Sharyl Attkisson Sharyl Attkisson (John P. Filo/CBS News)

The intrusions into former CBS News correspondent Sharyl Attkisson’s computers constitute the narrative spine of the reporter’s new book “Stonewalled: My Fight for Truth Against the Forces of Obstruction, Intimidation, and Harassment in Obama’s Washington.” The book starts with not really a word, but a sound: “Reeeeeeeeeee.”

That’s the noise that Attkisson’s Apple computer was making at 3:14 one morning. A Toshiba laptop computer issued by CBS News did the same thing a day earlier, around 4 a.m. All this goes down in October 2012, right in the midst of the Benghazi story. A person who’s identified as “Jeff” warns Attkisson: “I’ve been reading your reports online about Benghazi. It’s pretty incredible. Keep at it. But you’d better watch out.” “Jeff,” like several of the names in “Stonewalled,” is a pseudonym.

Now we know why Attkisson has been so stingy for so long with details of her computer intrusions: She wanted to have some material for her book. The story debuted in May 2013, when Attkisson appeared on a Philadelphia radio show and declared that there may be “some relationship” between her computer troubles and the sort of tracking that descended upon Fox News reporter James Rosen in a much-discussed leak case. On a subsequent appearance on Fox News’s “O’Reilly Factor,” Attkisson said she thought she knew who was responsible for the ruckus.

All of which was just enough to whet the appetite for the treatment in “Stonewalled.” On one level, the book is a reminder of all the ways people can mess with you. It’s not just her computers that showed signs of tampering, says Attkisson, who bolted CBS News earlier this year. “[B]y November 2012,” she writes, “there are so many disruptions on my home phone line, I often can’t use it. I call home from my mobile phone and it rings on my end, but not at the house.” More devices on the fritz at Attkisson Central: “My television is misbehaving. It spontaneously jitters, mutes, and freeze-frames,” she writes, noting that the computers, TVs and phone all use Verizon’s FiOS service. At one point, “Jeff” inspects the back of Attkisson’s house and finds a “stray cable” attached to her FiOS box. That cable, he explains, could be used to download data. (Read more: The bizarre tale of Sharyl Attkisson’s spare wire)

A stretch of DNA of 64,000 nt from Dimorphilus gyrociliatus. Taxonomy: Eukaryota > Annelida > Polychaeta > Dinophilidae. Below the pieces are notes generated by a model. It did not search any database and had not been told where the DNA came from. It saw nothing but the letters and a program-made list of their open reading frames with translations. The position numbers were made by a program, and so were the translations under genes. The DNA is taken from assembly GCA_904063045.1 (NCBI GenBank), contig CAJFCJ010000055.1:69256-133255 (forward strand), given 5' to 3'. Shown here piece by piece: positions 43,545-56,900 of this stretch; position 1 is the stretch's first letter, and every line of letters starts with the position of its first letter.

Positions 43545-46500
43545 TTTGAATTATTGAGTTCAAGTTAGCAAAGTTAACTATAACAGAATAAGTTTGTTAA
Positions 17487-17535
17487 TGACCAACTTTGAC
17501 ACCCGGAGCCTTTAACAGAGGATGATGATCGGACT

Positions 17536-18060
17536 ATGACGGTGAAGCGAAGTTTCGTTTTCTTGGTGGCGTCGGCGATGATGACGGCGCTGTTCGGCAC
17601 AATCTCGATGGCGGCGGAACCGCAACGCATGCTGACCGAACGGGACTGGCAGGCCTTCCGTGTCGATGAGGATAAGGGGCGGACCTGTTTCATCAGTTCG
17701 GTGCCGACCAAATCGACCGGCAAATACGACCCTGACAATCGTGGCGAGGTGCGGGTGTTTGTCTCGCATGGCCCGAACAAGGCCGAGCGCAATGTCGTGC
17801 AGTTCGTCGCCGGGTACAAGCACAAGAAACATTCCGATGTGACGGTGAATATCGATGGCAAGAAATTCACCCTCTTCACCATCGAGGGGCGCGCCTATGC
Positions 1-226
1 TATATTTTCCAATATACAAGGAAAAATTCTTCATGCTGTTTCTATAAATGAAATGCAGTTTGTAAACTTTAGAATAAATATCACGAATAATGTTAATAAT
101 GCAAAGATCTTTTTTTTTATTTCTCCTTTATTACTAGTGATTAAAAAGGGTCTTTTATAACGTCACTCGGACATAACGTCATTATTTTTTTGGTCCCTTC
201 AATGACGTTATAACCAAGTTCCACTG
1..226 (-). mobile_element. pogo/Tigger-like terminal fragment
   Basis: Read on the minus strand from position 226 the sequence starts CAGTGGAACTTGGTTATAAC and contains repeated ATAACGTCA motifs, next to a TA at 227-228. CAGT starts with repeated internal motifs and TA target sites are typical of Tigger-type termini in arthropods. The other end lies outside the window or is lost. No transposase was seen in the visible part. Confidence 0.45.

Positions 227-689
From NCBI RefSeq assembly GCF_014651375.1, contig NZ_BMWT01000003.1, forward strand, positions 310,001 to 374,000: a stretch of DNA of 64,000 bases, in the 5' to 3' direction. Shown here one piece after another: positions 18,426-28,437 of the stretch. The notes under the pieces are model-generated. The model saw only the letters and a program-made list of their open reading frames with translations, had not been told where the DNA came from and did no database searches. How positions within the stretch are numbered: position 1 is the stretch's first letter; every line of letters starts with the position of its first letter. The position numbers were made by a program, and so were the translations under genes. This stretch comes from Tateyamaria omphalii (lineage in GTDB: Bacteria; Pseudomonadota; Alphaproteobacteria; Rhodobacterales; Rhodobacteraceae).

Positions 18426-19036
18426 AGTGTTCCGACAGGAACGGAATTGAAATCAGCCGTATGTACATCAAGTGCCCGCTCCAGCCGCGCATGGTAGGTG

Next big moment: Attkisson gets her computer checked out by someone identified as “Number One,” who’s described as a “confidential source inside the government.” A climactic meeting takes place at a McDonald’s outlet at which Attkisson and “Number One” “look around” for possibly suspicious things. Finding nothing, they talk. “First just let me say again I’m shocked. Flabbergasted. All of us are. This is outrageous. Worse than anything Nixon ever did. I wouldn’t have believed something like this could happen in the United States of America.” That’s all coming from “Number One.”

The breaches on Attkisson’s computer, says this source, are coming from a “sophisticated entity that used commercial, nonattributable spyware that’s proprietary to a government agency: either the CIA, FBI, the Defense Intelligence Agency, or the National Security Agency (NSA).” Attkisson learns from “Number One” that one intrusion was launched from the WiFi at a Ritz Carlton Hotel and the “intruders discovered my Skype account handle, stole the password, activated the audio, and made heavy use of it, presumably as a listening tool.”